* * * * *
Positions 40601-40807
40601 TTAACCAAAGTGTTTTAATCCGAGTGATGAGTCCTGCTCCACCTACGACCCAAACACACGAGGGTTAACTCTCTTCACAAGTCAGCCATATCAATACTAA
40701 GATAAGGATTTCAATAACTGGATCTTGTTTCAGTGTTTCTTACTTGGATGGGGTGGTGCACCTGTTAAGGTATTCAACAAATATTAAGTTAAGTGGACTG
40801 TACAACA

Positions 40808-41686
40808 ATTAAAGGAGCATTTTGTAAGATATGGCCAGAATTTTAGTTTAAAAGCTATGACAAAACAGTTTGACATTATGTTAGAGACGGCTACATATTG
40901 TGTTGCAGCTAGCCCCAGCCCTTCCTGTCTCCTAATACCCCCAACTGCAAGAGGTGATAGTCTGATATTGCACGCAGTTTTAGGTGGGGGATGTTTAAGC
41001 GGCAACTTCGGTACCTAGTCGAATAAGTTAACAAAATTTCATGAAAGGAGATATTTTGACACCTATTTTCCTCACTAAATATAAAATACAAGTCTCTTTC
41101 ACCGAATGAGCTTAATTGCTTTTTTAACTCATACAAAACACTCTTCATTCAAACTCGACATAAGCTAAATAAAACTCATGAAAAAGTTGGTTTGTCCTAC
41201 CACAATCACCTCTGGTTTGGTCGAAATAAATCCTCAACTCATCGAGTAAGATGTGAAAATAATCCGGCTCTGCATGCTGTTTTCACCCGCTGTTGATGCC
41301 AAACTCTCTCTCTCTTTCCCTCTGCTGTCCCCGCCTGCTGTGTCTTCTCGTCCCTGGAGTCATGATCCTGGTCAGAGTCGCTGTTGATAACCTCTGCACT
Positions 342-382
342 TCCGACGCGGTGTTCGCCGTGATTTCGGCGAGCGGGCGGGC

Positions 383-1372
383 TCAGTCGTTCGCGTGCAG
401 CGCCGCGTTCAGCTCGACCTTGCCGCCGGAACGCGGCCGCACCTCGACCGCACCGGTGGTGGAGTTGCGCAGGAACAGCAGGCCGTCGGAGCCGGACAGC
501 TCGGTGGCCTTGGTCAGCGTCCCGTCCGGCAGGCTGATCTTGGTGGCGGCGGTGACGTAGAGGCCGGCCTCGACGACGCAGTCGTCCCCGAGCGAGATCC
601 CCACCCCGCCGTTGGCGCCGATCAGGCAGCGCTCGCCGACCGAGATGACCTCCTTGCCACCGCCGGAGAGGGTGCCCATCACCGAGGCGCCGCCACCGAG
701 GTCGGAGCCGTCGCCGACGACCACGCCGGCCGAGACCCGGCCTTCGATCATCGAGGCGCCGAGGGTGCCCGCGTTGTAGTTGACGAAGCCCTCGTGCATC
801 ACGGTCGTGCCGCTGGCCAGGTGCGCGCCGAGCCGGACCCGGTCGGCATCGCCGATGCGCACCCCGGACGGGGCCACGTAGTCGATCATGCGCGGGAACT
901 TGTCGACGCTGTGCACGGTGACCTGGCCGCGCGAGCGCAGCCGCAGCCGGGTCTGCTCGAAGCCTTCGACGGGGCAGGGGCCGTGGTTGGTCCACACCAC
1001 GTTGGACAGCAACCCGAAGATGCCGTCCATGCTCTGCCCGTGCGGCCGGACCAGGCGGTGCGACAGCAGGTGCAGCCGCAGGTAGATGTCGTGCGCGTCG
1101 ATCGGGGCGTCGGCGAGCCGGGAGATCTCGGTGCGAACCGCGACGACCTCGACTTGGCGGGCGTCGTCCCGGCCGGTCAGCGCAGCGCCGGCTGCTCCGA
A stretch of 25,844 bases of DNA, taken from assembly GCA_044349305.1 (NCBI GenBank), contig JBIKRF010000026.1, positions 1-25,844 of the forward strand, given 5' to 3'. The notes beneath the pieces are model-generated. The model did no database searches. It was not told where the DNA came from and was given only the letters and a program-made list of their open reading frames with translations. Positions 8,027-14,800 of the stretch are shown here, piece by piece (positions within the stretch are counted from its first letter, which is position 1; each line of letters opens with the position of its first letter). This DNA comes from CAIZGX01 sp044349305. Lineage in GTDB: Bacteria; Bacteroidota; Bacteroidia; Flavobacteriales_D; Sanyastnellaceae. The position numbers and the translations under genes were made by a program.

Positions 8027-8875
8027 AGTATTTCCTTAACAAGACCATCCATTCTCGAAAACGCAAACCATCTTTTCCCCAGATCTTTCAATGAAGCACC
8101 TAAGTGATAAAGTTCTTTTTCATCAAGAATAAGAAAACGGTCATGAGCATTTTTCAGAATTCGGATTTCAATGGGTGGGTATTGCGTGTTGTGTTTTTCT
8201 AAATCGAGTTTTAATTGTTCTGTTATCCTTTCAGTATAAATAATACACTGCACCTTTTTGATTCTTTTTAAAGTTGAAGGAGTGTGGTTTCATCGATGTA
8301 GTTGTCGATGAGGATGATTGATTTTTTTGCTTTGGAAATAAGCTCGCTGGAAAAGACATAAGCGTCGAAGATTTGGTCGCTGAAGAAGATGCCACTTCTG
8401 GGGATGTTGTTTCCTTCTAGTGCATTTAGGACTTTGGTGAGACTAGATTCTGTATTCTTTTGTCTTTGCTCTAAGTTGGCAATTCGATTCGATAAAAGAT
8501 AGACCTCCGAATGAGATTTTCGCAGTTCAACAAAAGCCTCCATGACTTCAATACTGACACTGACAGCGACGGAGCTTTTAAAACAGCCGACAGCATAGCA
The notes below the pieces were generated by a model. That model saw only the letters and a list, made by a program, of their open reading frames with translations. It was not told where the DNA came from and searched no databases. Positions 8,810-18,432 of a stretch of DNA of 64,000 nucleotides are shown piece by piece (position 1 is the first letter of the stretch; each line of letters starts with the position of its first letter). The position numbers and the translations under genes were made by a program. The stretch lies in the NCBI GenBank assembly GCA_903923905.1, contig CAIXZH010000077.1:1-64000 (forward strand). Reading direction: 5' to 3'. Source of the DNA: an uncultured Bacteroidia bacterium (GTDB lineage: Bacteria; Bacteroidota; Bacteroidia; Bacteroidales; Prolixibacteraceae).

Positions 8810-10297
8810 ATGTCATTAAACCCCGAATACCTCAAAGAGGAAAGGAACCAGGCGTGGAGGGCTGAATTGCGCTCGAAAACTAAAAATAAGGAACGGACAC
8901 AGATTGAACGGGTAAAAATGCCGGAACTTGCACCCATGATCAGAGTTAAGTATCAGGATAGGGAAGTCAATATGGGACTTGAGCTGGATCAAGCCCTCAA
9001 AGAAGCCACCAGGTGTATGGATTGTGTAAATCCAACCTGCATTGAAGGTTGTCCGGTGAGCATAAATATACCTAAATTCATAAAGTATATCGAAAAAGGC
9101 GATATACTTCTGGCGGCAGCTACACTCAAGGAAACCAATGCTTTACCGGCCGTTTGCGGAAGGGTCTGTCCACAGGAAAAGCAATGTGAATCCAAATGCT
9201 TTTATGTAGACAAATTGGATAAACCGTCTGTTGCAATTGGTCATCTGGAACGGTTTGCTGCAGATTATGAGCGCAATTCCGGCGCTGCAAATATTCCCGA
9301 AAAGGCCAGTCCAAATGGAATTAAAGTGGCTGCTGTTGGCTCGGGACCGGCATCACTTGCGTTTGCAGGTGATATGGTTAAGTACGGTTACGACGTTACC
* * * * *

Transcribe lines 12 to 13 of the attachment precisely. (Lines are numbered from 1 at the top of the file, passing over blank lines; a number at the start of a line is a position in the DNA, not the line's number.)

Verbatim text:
Positions 342-382
342 TCCGACGCGGTGTTCGCCGTGATTTCGGCGAGCGGGCGGGC